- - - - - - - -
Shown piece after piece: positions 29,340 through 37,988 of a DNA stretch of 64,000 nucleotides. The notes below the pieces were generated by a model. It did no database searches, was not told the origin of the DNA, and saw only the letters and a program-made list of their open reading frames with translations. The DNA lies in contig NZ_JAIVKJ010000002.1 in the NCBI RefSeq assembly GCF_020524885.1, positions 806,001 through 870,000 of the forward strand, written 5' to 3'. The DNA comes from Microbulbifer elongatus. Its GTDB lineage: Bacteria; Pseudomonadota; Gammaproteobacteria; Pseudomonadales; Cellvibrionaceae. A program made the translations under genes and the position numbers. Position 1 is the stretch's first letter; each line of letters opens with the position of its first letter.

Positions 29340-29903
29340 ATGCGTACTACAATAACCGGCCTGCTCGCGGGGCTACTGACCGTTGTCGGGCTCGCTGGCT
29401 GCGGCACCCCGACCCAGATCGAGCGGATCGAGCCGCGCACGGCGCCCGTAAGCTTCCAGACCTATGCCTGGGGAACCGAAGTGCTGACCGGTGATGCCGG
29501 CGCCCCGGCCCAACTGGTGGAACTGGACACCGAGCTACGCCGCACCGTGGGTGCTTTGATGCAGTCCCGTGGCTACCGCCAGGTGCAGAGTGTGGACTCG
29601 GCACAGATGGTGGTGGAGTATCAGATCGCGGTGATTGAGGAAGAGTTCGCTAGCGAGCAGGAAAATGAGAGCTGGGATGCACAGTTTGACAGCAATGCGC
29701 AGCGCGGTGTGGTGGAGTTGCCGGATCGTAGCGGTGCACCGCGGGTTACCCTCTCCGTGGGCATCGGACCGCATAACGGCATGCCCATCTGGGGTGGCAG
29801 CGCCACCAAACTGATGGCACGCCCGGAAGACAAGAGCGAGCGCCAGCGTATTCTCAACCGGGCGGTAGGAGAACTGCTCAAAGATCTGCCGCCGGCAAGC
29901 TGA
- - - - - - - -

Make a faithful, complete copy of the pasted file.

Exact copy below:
Shown piece after piece: positions 29,340 through 37,988 of a DNA stretch of 64,000 nucleotides. The notes below the pieces were generated by a model. It did no database searches, was not told the origin of the DNA, and saw only the letters and a program-made list of their open reading frames with translations. The DNA lies in contig NZ_JAIVKJ010000002.1 in the NCBI RefSeq assembly GCF_020524885.1, positions 806,001 through 870,000 of the forward strand, written 5' to 3'. The DNA comes from Microbulbifer elongatus. Its GTDB lineage: Bacteria; Pseudomonadota; Gammaproteobacteria; Pseudomonadales; Cellvibrionaceae. A program made the translations under genes and the position numbers. Position 1 is the stretch's first letter; each line of letters opens with the position of its first letter.

Positions 29340-29903
29340 ATGCGTACTACAATAACCGGCCTGCTCGCGGGGCTACTGACCGTTGTCGGGCTCGCTGGCT
29401 GCGGCACCCCGACCCAGATCGAGCGGATCGAGCCGCGCACGGCGCCCGTAAGCTTCCAGACCTATGCCTGGGGAACCGAAGTGCTGACCGGTGATGCCGG
29501 CGCCCCGGCCCAACTGGTGGAACTGGACACCGAGCTACGCCGCACCGTGGGTGCTTTGATGCAGTCCCGTGGCTACCGCCAGGTGCAGAGTGTGGACTCG
29601 GCACAGATGGTGGTGGAGTATCAGATCGCGGTGATTGAGGAAGAGTTCGCTAGCGAGCAGGAAAATGAGAGCTGGGATGCACAGTTTGACAGCAATGCGC
29701 AGCGCGGTGTGGTGGAGTTGCCGGATCGTAGCGGTGCACCGCGGGTTACCCTCTCCGTGGGCATCGGACCGCATAACGGCATGCCCATCTGGGGTGGCAG
29801 CGCCACCAAACTGATGGCACGCCCGGAAGACAAGAGCGAGCGCCAGCGTATTCTCAACCGGGCGGTAGGAGAACTGCTCAAAGATCTGCCGCCGGCAAGC
29901 TGA